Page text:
Japan / Marine Corps Air Station Iwakuni / News Stories

School in session for Educator’s Day

MARINE CORPS AIR STATION IWAKUNI, Japan  — Station teachers and professional educators gathered to participate in the 2nd annual Matthew C. Perry Elementary School and High School Educator’s Day here Oct. 22.

Educator’s Day is an annual event conducted within the educational complexes throughout the Japan district.

The purpose of the training day was to sit down with and help teachers and professional educators learn important skills to take with them into the classroom, work space or everyday lifestyle.

The theme of the day was “One Degree More,” with the idea that if teachers can take that extra step to ensure the quality education of children, the efforts put forth by those teachers will make a difference.

“At 211 degrees, water is hot,” said Jackie Allen, professional educator and quest speaker. “At 212 degrees, it boils. With boiling water comes steam, and steam can power a locomotive.”

Teachers were divided into classrooms and participated in a variety of activities inspiring learning, collaboration and new ideas.

Business was conducted much like a regular school day with 45-minute sessions and an array of topics to discuss, including technology, art and poetry.

Professional educators also taught classes about numerous services that are unique to the air station and how teachers, as well as students, can take advantage of those services.

Classes on how to deal with learning disabilities such as attention-deficit hyperactive disorder, autism and dyslexia were also available.

Professional educators went over how to identify those disabilities and help children with special needs progress.

“These are areas we need to take care of,” said Clayton Fujie, Japan district superintendent. “These are our kids, and sometimes we need to take that extra step. It’s very important.”

During the day, educators were also given the opportunity to take a field trip to visit local Japanese schools.

“It’s great because (teachers) get to see what they do and how they do things,” said Fujie. “In our school systems, we have to take care of those needs also.”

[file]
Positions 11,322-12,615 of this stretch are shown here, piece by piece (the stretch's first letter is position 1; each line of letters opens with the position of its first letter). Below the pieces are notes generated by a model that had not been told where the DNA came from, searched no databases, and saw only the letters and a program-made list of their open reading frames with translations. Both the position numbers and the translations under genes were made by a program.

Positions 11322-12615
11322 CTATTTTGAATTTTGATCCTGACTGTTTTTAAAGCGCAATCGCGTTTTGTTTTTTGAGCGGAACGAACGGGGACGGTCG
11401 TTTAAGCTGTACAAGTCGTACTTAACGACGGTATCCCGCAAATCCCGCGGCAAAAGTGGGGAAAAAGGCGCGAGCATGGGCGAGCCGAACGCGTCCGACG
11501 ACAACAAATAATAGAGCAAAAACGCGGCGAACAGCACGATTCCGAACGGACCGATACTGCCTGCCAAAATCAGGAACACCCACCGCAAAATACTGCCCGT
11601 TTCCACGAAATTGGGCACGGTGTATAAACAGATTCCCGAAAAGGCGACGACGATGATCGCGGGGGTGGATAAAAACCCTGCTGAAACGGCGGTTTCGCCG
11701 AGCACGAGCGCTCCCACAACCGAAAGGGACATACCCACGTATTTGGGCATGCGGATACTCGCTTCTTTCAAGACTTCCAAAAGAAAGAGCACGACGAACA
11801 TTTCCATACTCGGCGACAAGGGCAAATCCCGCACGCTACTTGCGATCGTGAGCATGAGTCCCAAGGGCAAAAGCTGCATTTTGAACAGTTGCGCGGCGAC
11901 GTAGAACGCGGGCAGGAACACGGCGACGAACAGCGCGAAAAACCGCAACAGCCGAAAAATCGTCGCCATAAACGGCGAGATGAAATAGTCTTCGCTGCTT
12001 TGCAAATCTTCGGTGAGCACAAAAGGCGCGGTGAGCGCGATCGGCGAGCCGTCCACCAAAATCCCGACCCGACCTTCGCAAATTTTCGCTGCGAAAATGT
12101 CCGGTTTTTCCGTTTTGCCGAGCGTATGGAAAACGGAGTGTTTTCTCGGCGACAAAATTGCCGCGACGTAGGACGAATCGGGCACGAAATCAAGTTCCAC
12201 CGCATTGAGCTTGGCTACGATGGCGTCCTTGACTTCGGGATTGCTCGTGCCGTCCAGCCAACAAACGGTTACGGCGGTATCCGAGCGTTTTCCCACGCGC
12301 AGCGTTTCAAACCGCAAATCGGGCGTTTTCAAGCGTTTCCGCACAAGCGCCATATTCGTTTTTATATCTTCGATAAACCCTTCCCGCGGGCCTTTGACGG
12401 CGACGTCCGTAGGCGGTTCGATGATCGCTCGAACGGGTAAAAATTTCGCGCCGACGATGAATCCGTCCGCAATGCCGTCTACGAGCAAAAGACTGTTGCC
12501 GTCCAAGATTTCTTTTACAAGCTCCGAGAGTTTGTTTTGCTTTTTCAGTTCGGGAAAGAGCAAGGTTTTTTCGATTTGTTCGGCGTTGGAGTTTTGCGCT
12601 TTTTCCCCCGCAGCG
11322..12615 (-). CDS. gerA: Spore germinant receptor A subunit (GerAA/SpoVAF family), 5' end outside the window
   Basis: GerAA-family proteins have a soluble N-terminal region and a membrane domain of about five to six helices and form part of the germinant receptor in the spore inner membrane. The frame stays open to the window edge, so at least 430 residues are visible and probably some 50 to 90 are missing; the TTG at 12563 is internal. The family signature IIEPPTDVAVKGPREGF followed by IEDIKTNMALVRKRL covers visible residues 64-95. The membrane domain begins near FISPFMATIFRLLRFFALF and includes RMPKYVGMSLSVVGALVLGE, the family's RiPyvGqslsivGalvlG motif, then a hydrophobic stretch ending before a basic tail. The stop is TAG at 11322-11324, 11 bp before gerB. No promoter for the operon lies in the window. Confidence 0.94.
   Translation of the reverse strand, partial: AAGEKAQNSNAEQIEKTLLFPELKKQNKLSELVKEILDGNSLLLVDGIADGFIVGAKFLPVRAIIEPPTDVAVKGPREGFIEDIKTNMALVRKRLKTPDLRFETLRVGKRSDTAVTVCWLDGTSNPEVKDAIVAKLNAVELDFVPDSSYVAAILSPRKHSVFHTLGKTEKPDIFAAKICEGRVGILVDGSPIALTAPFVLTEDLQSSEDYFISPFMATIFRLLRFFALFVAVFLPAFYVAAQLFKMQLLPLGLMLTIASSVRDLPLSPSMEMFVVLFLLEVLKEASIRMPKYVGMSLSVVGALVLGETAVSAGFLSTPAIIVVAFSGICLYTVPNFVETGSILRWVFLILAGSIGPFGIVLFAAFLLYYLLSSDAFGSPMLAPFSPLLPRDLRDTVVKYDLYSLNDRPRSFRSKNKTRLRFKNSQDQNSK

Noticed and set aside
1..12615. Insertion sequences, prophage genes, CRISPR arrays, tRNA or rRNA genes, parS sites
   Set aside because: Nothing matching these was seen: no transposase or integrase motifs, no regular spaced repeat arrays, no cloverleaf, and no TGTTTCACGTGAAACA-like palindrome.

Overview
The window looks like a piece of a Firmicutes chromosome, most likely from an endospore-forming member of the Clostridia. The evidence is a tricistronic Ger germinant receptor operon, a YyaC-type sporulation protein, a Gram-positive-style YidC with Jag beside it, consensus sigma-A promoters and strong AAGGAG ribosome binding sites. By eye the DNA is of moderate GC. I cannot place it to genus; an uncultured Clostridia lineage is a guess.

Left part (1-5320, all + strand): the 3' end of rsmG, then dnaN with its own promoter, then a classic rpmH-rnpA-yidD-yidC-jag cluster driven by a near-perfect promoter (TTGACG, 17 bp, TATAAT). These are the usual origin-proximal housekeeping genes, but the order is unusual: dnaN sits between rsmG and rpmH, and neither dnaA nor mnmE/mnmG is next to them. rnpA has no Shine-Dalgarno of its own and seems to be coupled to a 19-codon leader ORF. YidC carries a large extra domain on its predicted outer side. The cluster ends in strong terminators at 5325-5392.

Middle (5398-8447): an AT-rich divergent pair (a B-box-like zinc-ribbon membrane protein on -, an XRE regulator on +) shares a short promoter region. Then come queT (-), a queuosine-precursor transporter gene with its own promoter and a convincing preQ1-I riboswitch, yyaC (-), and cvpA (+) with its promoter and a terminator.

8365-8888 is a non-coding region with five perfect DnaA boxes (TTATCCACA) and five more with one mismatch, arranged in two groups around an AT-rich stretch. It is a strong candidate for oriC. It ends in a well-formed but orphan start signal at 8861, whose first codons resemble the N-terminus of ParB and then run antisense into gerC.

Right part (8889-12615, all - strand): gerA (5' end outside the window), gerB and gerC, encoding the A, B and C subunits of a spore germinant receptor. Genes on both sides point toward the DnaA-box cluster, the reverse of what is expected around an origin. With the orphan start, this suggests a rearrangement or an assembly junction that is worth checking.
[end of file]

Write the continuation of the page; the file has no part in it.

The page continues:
Each trip escorted approximately 15 participants to Hamagiri Elementary School and Nagai High School to share ideas and experience the way education is practiced in Japan.

“We are trying to build a positive relationship with our local schools in hopes to build a partnership with them so our students can have a chance to experience the cultural aspect of Japan off base and see how their students learn as well,” said Morgan Nugent, M.C. Perry High School principal.

Networking became a critical skill teachers and professional educators practiced throughout the day.

By networking, teachers were not only able to share ideas with other cultures, but also among themselves in their own working environment to discuss which techniques work and which techniques do not.

“It’s a modern world where networking is critical in all facets of our lives,” said Nugent. “We have got to be able to have the chance to share our ideas with each other in order to grow. If we just sit back in our own little room and don’t communicate with each other, don’t share what we are doing, what’s working with one child, especially at the high school level where they move from one classroom to the next, we are hindering children’s education.”

According to Nugent, teachers and educators are often overlooked, and even though they may not be flying an F/A-18 Hornet or loading munitions, teachers and educators serve a critical role in accomplishing the mission.

“(Teachers) step in, go ahead and serve a role that makes a difference for those individuals who are stepping into the plane, holding a rifle in Afghanistan,” said Nugent. “(Teachers) provide (service members) and their children with the quality education they expect. (Service members) do not have to worry about their children not receiving an adequate education. They do not have to worry about their children’s safety. They know that their children are surrounded by caring teachers who sacrifice their time, and sometimes even their own self-interest, in order to ensure the children’s needs are met and that we put kids first.”

After the day’s events, the M.C. Perry school staff was ready to return to the classroom with new and fresh ideas to ensure the quality education of their students.

Originally published: Marines.mil

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